What drives technology shoppers to retail over online during the holiday season
Consumer electronics have long been a bright spot in holiday sales, but shifts in online spend and the blurring line between Black Friday and Cyber Monday paint a very different picture for technology retailers. Our consumer study shows that the tide is changing and 2014 is going to be a landmark year where in-store consumers migrate away from margin-losing deals and instead flock to stores for customer support and physical interaction with products. In fact, 52% of consumers who plan to shop at brick and mortar CE retailers this holiday season selected “physical interactions with the product” and “in-person help on features and functions” as their top reason for shopping in-store, compared to only 21% who cited “in-store holiday deals”. Across all income levels, in-store holiday consumers will have a very different set of expectations than they have in recent years.
In-store shoppers are a lucrative segment, with 47% of people with HHIs of $100k+ planning to purchase technology gifts from a retail store this holiday season
Consumers in Rural areas are especially looking for “in-person help on features/ functions” skewing higher than those in Urban or Suburban regions
Rural buyers were also significantly more wary of online shopping, claiming they “don’t trust online security” as a primary factor for shopping in store, significantly more than other populations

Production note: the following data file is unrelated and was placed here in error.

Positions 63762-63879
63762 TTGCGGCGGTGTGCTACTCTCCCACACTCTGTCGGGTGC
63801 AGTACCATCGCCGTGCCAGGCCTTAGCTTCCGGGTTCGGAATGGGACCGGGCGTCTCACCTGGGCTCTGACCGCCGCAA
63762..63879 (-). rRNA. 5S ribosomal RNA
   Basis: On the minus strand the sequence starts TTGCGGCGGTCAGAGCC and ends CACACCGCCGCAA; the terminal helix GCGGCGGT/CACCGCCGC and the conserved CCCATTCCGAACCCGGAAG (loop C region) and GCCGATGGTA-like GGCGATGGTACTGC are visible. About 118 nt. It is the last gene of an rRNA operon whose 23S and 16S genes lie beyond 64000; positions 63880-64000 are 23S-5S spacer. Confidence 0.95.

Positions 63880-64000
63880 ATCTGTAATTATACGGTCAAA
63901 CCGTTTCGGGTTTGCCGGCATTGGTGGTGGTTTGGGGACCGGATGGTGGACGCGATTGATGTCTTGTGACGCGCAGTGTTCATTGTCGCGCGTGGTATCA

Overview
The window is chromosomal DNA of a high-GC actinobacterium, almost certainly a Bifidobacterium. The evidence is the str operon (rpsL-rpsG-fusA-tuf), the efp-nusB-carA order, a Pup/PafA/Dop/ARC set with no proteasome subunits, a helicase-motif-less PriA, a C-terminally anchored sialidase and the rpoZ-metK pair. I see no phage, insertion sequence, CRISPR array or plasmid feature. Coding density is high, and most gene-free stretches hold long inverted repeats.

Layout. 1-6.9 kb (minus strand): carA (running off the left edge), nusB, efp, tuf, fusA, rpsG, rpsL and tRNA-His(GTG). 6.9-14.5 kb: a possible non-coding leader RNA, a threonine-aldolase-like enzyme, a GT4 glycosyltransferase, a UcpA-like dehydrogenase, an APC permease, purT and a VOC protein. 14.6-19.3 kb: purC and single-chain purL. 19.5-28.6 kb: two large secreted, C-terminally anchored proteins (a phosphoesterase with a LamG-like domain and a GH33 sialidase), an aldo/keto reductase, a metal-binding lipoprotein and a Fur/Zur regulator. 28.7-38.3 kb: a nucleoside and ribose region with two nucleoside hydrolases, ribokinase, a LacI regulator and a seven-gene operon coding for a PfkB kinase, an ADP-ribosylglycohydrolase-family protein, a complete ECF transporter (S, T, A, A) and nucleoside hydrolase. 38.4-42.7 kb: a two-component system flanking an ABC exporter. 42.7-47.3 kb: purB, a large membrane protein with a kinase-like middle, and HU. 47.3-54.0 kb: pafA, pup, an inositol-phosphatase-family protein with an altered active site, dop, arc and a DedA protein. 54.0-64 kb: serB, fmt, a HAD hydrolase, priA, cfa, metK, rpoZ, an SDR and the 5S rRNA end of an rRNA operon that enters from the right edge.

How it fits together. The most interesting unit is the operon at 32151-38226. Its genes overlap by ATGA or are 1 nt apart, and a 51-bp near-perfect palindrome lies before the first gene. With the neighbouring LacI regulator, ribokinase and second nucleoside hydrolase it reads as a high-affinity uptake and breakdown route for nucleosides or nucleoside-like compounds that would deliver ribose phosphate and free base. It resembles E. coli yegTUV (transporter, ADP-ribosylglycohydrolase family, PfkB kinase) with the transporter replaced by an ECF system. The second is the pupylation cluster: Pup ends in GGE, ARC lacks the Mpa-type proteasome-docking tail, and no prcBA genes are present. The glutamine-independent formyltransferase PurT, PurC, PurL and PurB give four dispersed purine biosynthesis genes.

Retailers and manufacturers have increasingly come to rely on door buster deals at the expense of trained, skilled staff and customer support. An alarming majority of retailers and manufacturers planning to continue with this strategy for 2014 not only fail to recognize this significant change in consumer mindset, but also lack the infrastructure and responsive hiring capabilities necessary to meet the customer service demand they will undoubtedly face this year.
At the heart of the matter is a tremendous opportunity loss, as well as a loyalty cost. Our study delves into the actual dollar amount of abandoned in-store purchases due to understaffing, and the significant amount of unrealized incremental revenue that is possible with even a modest staffing agency partnership.